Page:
Just when you think the levels of stupidity in our education system have touched rock bottom, along comes someone to send you into even deeper pits of despair.
Say hello to the Schools Minister, Nick Gibb MP.
Reading test for six-year-olds to include non-words
A number of made-up words such as "koob" or "zort" are to be included in the government's planned new reading test for six-year-olds in England.
The UK Literacy Association said the plan was "bonkers" as the purpose of reading was to understand meaning.
Note the past tense here. Clearly the purpose of reading is no longer to understand meaning.
This former chartered accountant is about as ignorant as it's possible for an 'educated' person to be.
New minister Nick Gibb upsets teachers – already
Disciplinarian Gibb says he'd rather see an Oxbridge graduate with no PGCE teaching physics than a qualified teacher with a degree from a 'rubbish university'
With his penchant for old-fashioned discipline in schools – complete with strict uniform policies and rules that pupils should stand when teachers enter the classroom – it was never likely to be long before Nick Gibb provoked the ire of the profession.
But even the new schools minister's harshest critics didn't expect him to manage it within just three days in the job.
Gibb is reported to have told officials in the Department for Education on Friday, the day after his appointment: "I would rather have a physics graduate from Oxbridge without a PGCE teaching in a school than a physics graduate from one of the rubbish universities with a PGCE."
On the side of the Pharaoh
It is an act of bad faith for Jews to respond to Egypt's revolution with fear instead of hope
"In Egypt it was the moral force of nonviolence, not terrorism, not mindless killing … that bent the arc of history toward justice once more." Borrowing the language of Martin Luther King, President Obama's response to Hosni Mubarak's departure invited us to see Egypt's stirring 18-day revolution not only as a political event of significance but as part of a grander moral and spiritual drama.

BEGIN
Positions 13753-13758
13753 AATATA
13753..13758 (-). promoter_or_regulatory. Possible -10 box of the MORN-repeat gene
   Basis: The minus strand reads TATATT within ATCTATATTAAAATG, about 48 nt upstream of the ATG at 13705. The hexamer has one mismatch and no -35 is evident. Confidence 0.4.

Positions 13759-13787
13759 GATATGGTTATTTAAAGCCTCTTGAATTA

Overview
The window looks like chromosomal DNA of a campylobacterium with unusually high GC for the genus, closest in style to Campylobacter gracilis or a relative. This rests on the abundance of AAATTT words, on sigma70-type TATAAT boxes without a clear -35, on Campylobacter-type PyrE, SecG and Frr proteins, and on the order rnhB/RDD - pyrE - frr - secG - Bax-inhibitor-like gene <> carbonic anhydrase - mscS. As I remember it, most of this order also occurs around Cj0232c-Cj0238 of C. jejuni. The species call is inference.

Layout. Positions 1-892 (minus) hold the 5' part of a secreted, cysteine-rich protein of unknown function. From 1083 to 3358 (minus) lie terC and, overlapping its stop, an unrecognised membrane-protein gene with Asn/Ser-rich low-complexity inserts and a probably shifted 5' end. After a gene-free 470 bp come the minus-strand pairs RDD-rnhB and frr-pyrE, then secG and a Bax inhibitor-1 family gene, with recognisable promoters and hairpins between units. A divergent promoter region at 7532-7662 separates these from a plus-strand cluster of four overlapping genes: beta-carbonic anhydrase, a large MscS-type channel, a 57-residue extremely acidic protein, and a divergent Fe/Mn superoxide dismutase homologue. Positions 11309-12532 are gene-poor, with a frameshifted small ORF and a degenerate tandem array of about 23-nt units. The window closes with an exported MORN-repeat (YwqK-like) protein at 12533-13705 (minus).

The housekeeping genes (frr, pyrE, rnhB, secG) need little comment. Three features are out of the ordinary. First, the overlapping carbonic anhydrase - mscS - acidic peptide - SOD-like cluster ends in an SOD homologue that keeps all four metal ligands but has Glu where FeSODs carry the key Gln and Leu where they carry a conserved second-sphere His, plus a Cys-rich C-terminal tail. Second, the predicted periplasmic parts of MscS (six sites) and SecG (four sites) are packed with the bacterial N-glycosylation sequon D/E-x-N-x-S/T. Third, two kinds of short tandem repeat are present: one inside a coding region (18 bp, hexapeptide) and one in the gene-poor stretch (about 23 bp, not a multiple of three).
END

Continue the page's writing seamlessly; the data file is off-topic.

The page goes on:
I recognise the notion of bending "the arc of history toward justice". It forms part of my understanding of a Judaic vision for humanity. So I was saddened by the predominantly muted and apprehensive response to these uplifting events from many of my fellow Jews in the UK and in Israel. How is it possible, I have wondered, not to be moved and inspired by the sight of a people finding its voice to join protests against decades of dictatorship, corruption, brutality and repression? Protests that were remarkably peaceful given the suppressed fury that must reside in the hearts of so many at the conditions they have had to endure.
How is it not possible to rejoice when, as in 1989, the tide of history enables a swath of humanity to liberate themselves from hard-hearted rulers and move towards a more life-affirming and just ordering of society? Is it because this begrudging Jewish response has been dictated not by a recognition of the power of the human spirit to overcome oppression, but by fear?
It's as if fear is soldered to our soul. Fear that past patterns of prejudice will be repeated and thereby determine our future. I find this kind of fearfulness both dispiriting and a betrayal of the Judaism I hold dear.
For our response to these events to be dictated by our fears, rather than our hopefulness about the human spirit, is an act of bad faith: it reneges on the spiritual vision of our Judaic heritage. In secular terms, it puts us as Jews on the wrong side of history – it puts us on the side of repression and brutality. It puts us, so to speak, on the side of Pharaoh rather than Moses. In religious terms, it fails to understand that the biblical phrase that we lovingly repeat each year when we tell our own story of liberation, "Let my people go … ", is the voice of the divine, of God, of the sacred principle that freedom from oppression is the right of every people.